* Rahul V.Kumar is a Research Fellow and Consultant at CPPR

Friday, February 14, 2014

The Auto Rickshaw strike in Kochi – the policy imbroglio

by D. Dhanuraj

The recent strike by the Auto Rickshaw drivers in Kochi City exposes the fundamental flaws in the Governance structure and policy note. Kochi is one of the emerging metro cities in South India having a total population of 1.8 million spread out in Cochin and suburbs.

The commuting population to the city from the suburbs and the neighboring districts generate more than 50% of the total revenue generated in the State of Kerala. Commuting public use various modes of transport to reach the city limits that include KSRTC and Private Buses, Private vehicles like cars and two wheelers and ferry services. But within the city, many depend on the auto rickshaws (autos as we call them) for a number of reasons;

(1) Though many inroads and by lanes are developed as commercial streets, at times they are not wide enough for bus services.

 (2) Mostly the RTO has failed in issuing fresh routes for buses to cover these areas.

 (3) Another reason is the scheduling of buses. Anybody waiting for a bus at a bus stop has absolutely no clue of the timing and route of the next bus. This encourages the commuters to hire autos to go to their destinations, if they are in a hurry. 

(4)The CBD is small in size so that the average commuting distance is less than 6 to 8 Kms most of the times, which make autos more preferable.  

(5)There is an increased number of women commuters depending on the autos in Kochi as they consider the autos are more safe and comfortable than the buses in the city limits.

(6)The autos are available at the door steps in the most parts of the city and it helps to ease the last mile connectivity issues in the transportation grid of Kochi.

In an inspection drive last year, Motor Vehicle Department (MVD) in Kochi had identified 5600 illegal autos plying on the streets of Cochin. ( Subsequently, it was decided to raise the numbers of autos in Cochin to 7000. Though there are many disputes regarding this, it shows the dependency and the significance of autos in the transport grid of Kochi city.

It is in this context, the strike called by the auto drivers shall be analyzed. The reason they had cited was the harassment by police for the irregularities in the meters in the autos.

In the present context, I largely plead for the meter reading according to the trip charges against the arbitrary fixation of the charge by the auto driver. I am of the opinion that if the drivers are tampering the meters, they should be debarred from driving the autos.

Media reports suggest that the auto rickshaw unions also favor pre-paid autos and metered pricing.
This means, their issue is something different; they claim that the fare decided by the Government does not meet their expenses hence they end up bargaining and quarreling with the commuters.  They have many reasons for their grievances; from the diesel price hike to metro corridor congestion to inflation and so on..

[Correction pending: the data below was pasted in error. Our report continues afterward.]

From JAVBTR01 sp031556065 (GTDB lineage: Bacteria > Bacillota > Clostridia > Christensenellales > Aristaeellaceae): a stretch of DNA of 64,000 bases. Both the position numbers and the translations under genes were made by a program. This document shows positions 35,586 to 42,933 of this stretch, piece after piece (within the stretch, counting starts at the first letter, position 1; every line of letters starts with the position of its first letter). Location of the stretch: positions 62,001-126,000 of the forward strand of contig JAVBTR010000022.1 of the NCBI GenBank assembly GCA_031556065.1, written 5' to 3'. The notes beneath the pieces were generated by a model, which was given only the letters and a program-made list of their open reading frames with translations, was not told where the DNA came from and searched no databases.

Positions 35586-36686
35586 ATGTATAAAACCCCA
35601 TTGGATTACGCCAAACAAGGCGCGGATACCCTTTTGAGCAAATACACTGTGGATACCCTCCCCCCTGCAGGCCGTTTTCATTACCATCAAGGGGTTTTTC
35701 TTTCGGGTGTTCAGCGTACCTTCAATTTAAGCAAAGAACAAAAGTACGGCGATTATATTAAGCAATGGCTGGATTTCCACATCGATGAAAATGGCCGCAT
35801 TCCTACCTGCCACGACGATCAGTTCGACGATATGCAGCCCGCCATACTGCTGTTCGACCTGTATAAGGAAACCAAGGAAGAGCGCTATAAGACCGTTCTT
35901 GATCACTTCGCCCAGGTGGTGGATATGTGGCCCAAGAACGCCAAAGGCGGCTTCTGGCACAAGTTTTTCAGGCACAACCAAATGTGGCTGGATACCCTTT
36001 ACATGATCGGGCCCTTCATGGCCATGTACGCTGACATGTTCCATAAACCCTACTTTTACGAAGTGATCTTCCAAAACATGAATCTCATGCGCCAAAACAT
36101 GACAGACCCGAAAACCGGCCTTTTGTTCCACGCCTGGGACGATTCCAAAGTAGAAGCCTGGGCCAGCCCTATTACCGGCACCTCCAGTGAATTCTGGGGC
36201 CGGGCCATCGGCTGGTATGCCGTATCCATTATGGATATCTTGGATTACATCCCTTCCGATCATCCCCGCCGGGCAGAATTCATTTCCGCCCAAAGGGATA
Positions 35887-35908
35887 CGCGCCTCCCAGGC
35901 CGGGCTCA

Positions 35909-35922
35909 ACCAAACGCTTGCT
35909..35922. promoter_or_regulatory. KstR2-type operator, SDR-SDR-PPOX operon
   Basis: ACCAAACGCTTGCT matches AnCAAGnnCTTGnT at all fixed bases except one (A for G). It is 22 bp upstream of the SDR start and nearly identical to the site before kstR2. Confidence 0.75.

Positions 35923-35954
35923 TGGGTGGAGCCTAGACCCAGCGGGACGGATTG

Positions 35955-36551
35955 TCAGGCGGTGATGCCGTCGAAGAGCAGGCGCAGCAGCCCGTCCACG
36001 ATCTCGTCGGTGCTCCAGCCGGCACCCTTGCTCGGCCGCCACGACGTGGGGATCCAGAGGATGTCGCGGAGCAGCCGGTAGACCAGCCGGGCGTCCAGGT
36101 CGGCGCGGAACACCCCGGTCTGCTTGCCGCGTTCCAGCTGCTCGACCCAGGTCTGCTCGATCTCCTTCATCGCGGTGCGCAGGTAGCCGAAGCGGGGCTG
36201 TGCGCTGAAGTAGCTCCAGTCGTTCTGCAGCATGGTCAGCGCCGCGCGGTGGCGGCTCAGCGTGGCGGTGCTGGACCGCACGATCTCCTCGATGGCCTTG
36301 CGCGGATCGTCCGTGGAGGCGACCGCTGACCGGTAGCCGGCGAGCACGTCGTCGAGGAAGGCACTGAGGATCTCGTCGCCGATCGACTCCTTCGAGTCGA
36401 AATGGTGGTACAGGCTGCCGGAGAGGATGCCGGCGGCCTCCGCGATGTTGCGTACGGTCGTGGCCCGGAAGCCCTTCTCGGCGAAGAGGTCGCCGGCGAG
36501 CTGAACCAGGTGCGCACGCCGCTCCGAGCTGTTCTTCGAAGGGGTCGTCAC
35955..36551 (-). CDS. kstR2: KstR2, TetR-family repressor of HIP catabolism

Actually, what is the scenario in Kerala in deciding the auto rickshaw fare? Who is responsible for the auto fares in Cochin? I tried to understand the latest policy note from the MVD website ( It advocates for more or less the same fares across the State except in a few cases in few cities (that include Kochi also). But the gist is that the fares are same across the State. If that is the case, I am tempted to believe that there is a strong case for revising the ways by which the auto fares are fixed in the State.

How could it be possible for the autos to charge the same fare in a hilly district like Idukky or Wayanad to that with a congested city like Kochi? Don’t you think that the fares are not based on the actual situations prevailing in the eco system that each auto rickshaw operates? Why should it be decided at the State level and not at the city level or at the Urban Local Body (ULB) level.

I strongly believe there are convincing reasons for the auto drivers to get agitated if the local conditions, commuting volume and distance, congestion, last mile connectivity issues etc are not taken solved. The local ward councilors with the help of the transport expert should be able to work with the auto drivers and their unions to arrive at the suitable pricing formulas. Or, in the case of city like Kochi, it shall be the responsibility of the Unified Metropolitan Transport Authority (CUMTA in this case) to deliberate on these matters. Auto rickshaw sector shall be encouraged and incentivized for using digital meters, android applications, GPS meters along with assurance of the choice for opting for share autos or single passenger system.  In fact, if the abnormalities in the system are not solved, this one would be one of the major challenges for the upcoming Kochi metro as the feeder system through autos will fail to take off and will lead to conflicts and strikes.

This is a classic case for the empowerment of the city administration to deal with the basic infrastructure and transportation requirements!